« it's raining, it's pouring | Main | baseball party »
Monday
Oct122009

books and pie

I am lucky to take part in a small book group with a few friends. Over the years I've participated in quite a few book clubs, and they all have their own particular flavor, some more successful than others. Because I know many of you do the same, I thought I'd share a few things we've been doing with our book club in the hope that you will share things that are working particularly well in yours.

1. We read one book each month. (Sometimes we combine July and August if everyone's going to be off on vacation, or December and January to avoid the holiday rush). Every six months or so we pick the next few books we're going to read. We have one rule: You have to have read the book before you can recommend it. And we try and pick books that are easy to get a hold of (via Amazon, the library, local bookstore, etc.).

2. We meet the same day each month, and at the same house. (For example: we always meet the first Tuesday of each month, and we meet at my house.) We used to rotate around to everyone's houses but meeting at one house seems to be working better for us, it may be simply because we always know where we are meeting!

3. We discuss the book. We used to just sit around and talk, but we've been trying to make a concerted effort to actually discuss the book. We ask one person each month to take a few minutes to write up some questions (you can usually find some already written online somewhere) and we write them up on little 3x5 cards. When you arrive, you pick a card or two and when it seems appropriate, you pipe up with your question and everyone weighs in. Book club is about socializing as well, so we definitely get off on tangents, but the cards help us to guide the conversation back to the book from time to time.

4. We keep it all pretty low-key. I've been to book clubs where there was a full buffet offered, and lovely as it was, it sets the bar so high that people are nervous about hosting or bringing refreshments. We just do dessert. Sometimes we can use the book we've read as inspiration (we recently read The Madonnas of Leningrad and my friend brought a delicious honey cake she learned to make while she was in Russia). Other times we've just had berries and ice cream. Everyone takes a turn bringing the dessert.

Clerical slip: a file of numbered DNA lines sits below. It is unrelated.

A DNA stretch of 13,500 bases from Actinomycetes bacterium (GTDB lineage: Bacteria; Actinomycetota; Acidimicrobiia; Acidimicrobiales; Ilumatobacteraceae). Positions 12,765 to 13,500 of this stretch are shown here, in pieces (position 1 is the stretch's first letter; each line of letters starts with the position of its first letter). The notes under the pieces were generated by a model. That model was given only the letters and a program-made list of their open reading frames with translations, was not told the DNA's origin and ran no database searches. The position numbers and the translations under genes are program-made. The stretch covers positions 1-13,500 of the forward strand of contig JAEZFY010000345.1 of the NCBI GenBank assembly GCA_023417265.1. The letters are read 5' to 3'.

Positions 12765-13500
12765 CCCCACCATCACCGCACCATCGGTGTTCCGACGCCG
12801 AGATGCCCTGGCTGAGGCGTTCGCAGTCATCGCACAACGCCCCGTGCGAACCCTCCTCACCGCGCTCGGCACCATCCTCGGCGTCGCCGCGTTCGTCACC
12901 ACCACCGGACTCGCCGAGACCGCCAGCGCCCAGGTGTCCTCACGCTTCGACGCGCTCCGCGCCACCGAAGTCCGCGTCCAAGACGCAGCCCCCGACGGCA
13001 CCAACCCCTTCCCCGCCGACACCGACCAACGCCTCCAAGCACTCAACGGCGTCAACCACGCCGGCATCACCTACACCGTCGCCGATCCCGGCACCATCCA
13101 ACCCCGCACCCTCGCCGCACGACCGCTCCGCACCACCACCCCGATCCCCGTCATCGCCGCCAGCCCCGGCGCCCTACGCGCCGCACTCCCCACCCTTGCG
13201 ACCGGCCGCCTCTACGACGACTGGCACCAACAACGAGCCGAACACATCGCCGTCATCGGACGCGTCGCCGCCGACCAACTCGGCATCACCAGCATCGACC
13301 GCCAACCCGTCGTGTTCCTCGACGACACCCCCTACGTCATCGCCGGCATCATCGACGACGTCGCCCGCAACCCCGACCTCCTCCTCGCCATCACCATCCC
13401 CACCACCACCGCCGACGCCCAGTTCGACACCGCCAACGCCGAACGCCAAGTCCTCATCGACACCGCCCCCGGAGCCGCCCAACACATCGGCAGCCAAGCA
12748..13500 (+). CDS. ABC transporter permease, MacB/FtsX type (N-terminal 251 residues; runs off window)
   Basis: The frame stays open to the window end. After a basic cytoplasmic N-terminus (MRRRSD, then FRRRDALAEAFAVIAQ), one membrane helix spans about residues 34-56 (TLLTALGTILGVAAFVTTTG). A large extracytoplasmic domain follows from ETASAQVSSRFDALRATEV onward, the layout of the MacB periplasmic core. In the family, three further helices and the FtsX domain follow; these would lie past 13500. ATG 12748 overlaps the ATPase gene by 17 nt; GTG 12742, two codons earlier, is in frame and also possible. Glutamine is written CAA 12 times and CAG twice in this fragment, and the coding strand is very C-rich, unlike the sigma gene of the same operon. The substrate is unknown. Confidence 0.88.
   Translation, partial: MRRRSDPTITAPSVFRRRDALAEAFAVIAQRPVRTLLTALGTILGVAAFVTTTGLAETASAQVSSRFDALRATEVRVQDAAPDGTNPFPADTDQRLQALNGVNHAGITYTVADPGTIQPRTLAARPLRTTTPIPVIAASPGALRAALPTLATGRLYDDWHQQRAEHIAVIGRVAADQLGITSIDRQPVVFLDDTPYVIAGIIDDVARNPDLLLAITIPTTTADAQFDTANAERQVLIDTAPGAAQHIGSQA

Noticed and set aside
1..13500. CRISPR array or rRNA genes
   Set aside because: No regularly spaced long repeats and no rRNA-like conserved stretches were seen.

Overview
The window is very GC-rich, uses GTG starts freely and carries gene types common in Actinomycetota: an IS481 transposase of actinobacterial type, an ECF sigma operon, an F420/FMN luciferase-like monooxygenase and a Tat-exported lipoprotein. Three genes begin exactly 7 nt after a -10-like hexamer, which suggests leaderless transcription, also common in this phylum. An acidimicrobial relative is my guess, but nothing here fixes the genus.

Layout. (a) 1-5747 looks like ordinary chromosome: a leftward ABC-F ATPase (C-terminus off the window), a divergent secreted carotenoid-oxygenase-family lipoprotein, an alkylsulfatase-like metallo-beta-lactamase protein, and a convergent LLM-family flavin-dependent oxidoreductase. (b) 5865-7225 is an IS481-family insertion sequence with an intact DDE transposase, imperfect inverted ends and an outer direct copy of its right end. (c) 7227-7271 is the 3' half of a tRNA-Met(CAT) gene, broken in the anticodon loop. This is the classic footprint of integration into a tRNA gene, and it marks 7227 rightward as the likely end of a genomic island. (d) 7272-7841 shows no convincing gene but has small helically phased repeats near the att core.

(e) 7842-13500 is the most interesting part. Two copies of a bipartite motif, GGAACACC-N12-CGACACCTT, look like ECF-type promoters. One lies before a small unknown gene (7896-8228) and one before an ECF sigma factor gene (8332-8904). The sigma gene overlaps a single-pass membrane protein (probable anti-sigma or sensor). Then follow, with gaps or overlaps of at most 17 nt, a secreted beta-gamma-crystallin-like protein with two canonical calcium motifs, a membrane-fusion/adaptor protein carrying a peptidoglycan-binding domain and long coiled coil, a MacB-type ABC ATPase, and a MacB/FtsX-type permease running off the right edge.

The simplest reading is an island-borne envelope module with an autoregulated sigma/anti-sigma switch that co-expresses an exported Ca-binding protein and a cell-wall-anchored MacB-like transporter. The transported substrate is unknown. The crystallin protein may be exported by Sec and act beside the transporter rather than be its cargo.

This month was my turn. Since we had read The Guernsey Literary and Potato Peel Pie Society by Mary Ann Shaffer and Annie Barrows, I made my first every sweet potato pie. I looked over a few recipes but settled on one from Everyday Food. And it was delicious! Sweet potato pie is similar to pumpkin pie, but with a slightly different flavor and consistency. This recipe has a mixture of pecans and brown sugar that you spread on top, which makes it especially good. I might have to make another one for Thanksgiving instead of pumpkin pie this year. Top with a big dollop of whipped cream, and you'll see what I mean.

If you'd like to share what's working in your book club, I would love to hear it. The books shown above are ones I've read and enjoyed in various reading groups. If you have recommendations, I'd love to hear them..

PrintView Printer Friendly Version

EmailEmail Article to Friend

References (2)

References allow you to track sources for this article, as well as articles that were written in response to this article.

Reader Comments (37)

how does the Guernsey book rate? i have traveled there with my husband whilst living in England. looked like an interesting read.

10.13.2009 | Unregistered Commenteradornedlife

I really want to join a book club now!

10.14.2009 | Unregistered CommenterHelen

We just read The Guernsey Literary... for our book club too! It was such a delicious read. I love your idea about assigning one person to put the questions on note cards and then handing them out at the beginning. We totally struggle with getting off on tangents too. While the mom chit chat is definitely fun and is part of what I look forward to about book club, it is nice to actually discuss the book a bit too:)

I love book club...but it always seems like interest wanes after a while. I definitely think consistency in time and day help a lot. We're reading "My Life in France" right now and everyone is very excited about bringing French food to our next meeting - so the key would be good food!

10.14.2009 | Unregistered CommenterLibby Selle

Great post! Reminded me that I need to go get November's book from the library!

I have been in a book club for two years now. It is the third Thursday of the month, unless something else is taking over that spot.... November and December are often shifted.

One of our book clubs favorites lately has been The Girl With the Dragon Tattoo and the Last Town on Earth. Both of these books are some of my all time favorites now!
We often though pick books that no one has read. I like your idea of having the books be recommended after a member has read them. While 90% of the time we choose good books... there are those months that I simply push the book aside for something else. Then we usually spend book club sharing how bad the book was!